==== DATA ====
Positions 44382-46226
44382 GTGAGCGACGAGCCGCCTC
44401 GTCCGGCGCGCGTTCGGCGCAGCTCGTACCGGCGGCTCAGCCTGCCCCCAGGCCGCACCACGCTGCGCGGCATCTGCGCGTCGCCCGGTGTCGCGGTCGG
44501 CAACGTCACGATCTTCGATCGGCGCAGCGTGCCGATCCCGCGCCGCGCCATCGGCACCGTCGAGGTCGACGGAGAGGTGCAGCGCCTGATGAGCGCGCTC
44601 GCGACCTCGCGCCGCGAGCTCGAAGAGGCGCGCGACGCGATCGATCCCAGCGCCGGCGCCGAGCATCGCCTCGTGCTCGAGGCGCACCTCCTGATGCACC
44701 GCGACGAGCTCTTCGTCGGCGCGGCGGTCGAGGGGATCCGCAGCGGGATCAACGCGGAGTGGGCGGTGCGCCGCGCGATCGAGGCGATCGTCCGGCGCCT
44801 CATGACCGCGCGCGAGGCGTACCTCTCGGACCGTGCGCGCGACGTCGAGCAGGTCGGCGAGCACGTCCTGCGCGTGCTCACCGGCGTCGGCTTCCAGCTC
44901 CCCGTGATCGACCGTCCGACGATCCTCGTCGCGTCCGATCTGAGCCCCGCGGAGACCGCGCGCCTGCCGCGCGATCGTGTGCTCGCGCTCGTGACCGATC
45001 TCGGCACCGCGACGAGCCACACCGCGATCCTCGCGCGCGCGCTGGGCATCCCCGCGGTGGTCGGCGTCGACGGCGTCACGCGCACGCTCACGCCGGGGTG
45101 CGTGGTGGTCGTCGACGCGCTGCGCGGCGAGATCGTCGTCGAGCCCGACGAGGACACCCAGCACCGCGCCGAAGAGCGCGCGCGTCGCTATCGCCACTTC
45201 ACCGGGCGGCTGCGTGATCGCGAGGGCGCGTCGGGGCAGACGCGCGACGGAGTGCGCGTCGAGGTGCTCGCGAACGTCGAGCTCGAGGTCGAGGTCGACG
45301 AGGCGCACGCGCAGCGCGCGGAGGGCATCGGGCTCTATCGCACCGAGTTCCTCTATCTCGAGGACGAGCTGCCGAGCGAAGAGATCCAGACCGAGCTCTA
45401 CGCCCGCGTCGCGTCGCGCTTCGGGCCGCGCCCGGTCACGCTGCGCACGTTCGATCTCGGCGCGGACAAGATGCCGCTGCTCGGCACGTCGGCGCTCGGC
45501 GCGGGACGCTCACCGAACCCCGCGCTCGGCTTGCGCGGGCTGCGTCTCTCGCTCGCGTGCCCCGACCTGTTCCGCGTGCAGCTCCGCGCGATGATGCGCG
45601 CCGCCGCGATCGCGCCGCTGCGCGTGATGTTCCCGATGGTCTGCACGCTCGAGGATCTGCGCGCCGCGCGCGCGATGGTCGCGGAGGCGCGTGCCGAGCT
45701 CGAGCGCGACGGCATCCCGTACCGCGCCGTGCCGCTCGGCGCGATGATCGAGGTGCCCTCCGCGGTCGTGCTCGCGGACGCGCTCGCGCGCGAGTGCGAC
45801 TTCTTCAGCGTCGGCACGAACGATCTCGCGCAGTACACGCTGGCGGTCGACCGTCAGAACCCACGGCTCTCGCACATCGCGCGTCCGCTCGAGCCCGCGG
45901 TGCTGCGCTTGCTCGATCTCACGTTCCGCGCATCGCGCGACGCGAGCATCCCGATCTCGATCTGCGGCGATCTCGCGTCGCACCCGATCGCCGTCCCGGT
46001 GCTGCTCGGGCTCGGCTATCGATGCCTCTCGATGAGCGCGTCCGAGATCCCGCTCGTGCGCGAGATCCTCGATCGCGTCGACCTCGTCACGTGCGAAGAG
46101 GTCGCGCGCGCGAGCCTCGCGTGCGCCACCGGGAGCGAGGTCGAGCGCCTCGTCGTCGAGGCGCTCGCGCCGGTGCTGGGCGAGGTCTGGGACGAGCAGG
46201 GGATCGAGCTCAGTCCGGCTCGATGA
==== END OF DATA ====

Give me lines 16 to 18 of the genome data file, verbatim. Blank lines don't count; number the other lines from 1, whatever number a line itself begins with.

45701 CGAGCGCGACGGCATCCCGTACCGCGCCGTGCCGCTCGGCGCGATGATCGAGGTGCCCTCCGCGGTCGTGCTCGCGGACGCGCTCGCGCGCGAGTGCGAC
45801 TTCTTCAGCGTCGGCACGAACGATCTCGCGCAGTACACGCTGGCGGTCGACCGTCAGAACCCACGGCTCTCGCACATCGCGCGTCCGCTCGAGCCCGCGG
45901 TGCTGCGCTTGCTCGATCTCACGTTCCGCGCATCGCGCGACGCGAGCATCCCGATCTCGATCTGCGGCGATCTCGCGTCGCACCCGATCGCCGTCCCGGT